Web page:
Prison authorities have been facing difficulties in keeping the virus from spreading behind bars. What makes prisons vulnerable during an epidemic?
Last week, many states in India announced that they would significantly reduce their prison populations by releasing convicts on emergency parole and undertrials on bail, as part of COVID-19 prevention measures.
Around the world, in fact, plans are being made to release prisoners to contain the spread of the novel coronavirus. Prison authorities have been facing difficulties in keeping the virus from spreading behind bars.
With prison visits and other services curtailed, several countries have witnessed violent prison riots. This month, 25 such clashes took place in prisons in Italy, leading to several deaths.
What makes prisons vulnerable during an epidemic?
On March 15, the European regional office of the World Health Organization (WHO) published an interim guide ‘Preparedness, prevention and control of COVID-19 in prisons and other places of detention’.
The document says, “People deprived of their liberty, such as people in prisons and other places of detention, are likely to be more vulnerable to the coronavirus disease (COVID-19) outbreak than the general population because of the confined conditions in which they live together for prolonged periods of time. Moreover, experience shows that prisons, jails and similar settings where people are gathered in close proximity may act as a source of infection, amplification and spread of infectious diseases within and beyond prisons. Prison health is therefore widely considered as public health.”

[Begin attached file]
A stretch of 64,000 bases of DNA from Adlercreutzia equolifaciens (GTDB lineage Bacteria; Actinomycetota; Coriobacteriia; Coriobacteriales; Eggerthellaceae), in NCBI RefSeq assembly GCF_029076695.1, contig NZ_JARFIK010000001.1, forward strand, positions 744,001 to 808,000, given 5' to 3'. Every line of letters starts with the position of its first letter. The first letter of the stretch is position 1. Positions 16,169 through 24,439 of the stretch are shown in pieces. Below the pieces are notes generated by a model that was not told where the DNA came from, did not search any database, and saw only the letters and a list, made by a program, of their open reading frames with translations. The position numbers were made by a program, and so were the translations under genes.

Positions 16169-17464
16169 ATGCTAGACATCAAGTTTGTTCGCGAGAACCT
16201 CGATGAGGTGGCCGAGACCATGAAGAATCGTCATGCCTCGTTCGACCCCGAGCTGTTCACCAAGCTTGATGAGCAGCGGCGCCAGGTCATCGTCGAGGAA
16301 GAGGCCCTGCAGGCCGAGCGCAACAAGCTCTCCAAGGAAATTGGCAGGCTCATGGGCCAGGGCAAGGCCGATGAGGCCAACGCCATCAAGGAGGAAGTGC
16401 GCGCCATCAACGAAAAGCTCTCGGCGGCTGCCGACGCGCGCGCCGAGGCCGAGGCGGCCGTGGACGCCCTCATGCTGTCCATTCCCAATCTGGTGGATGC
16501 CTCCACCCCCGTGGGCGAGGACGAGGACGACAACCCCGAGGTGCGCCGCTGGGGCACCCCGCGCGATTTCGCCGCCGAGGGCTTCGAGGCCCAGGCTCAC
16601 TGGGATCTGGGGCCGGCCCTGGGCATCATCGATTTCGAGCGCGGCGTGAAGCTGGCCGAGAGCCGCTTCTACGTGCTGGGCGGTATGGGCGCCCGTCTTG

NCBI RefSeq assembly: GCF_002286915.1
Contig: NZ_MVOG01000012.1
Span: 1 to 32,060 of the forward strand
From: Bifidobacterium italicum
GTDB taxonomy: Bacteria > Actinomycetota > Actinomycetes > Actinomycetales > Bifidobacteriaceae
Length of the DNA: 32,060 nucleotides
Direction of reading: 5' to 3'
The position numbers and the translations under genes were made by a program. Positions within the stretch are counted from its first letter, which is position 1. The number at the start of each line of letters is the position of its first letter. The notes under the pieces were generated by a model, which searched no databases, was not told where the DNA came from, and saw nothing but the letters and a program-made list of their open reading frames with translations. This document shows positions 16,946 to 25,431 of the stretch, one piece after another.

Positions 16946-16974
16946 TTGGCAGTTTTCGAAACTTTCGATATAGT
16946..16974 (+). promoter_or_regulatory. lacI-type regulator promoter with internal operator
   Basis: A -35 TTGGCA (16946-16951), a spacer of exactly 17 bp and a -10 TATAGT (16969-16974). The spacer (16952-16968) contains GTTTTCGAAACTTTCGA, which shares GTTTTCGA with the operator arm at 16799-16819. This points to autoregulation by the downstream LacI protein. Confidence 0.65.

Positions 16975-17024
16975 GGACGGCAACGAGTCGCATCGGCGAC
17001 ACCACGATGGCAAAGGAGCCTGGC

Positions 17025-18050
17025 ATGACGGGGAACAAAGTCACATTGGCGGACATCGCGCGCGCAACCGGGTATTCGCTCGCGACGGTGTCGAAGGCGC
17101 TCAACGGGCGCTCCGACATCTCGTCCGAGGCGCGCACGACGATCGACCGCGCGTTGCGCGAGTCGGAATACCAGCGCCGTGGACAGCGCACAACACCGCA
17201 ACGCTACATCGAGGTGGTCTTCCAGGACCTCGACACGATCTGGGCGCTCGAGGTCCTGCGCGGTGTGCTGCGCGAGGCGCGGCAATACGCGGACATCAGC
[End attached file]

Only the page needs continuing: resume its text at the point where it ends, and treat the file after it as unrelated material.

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The guide lists the challenges in dealing with COVID-19 in prisons:
– When an infectious pathogen enters a prison or place of detention, there is a risk of rapidly increasing transmission of the disease at such locations, thus having an amplifying effect on the epidemic, swiftly multiplying the number of people affected.
– Efforts to control COVID-19 in the community are likely to fail if strong infection prevention and control (IPC) measures, adequate testing, treatment and care are not carried out in prisons and other places of detention as well.
– In many countries, responsibility for health-care provision in prisons and other places of detention lies with the Ministry of Justice/Internal Affairs. Even if this responsibility is held by the Ministry of Health, coordination and collaboration between health and justice sectors are paramount if the health of people in prisons and other places of detention and the wider community is to be protected.
– People in prisons and other places of detention are already deprived of their liberty and may react differently to further restrictive measures imposed upon them.
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The guide adds, “The very fact of being deprived of liberty generally implies that people in prisons and other places of detention live in close proximity with one another, which is likely to result in a heightened risk of person-to-person and droplet transmission of pathogens like COVID-19. In addition to demographic characteristics, people in prisons typically have a greater underlying burden of disease and worse health conditions than the general population, and frequently face greater exposure to risks such as smoking, poor hygiene and weak immune defence due to stress, poor nutrition, or prevalence of coexisting diseases, such as bloodborne viruses, tuberculosis and drug use disorders.”
In the UK on March 26, an 84-year-old inmate became the first prisoner to die after testing positive for the novel coronavirus. On March 29, the US reported its first COVID-19 death at a prison in the Louisiana state.
As per reports, in many countries, including the US and UK, prison authorities have resorted to cohort the prison population, in which all those who are suspected confirmed cases are gathered into one area.
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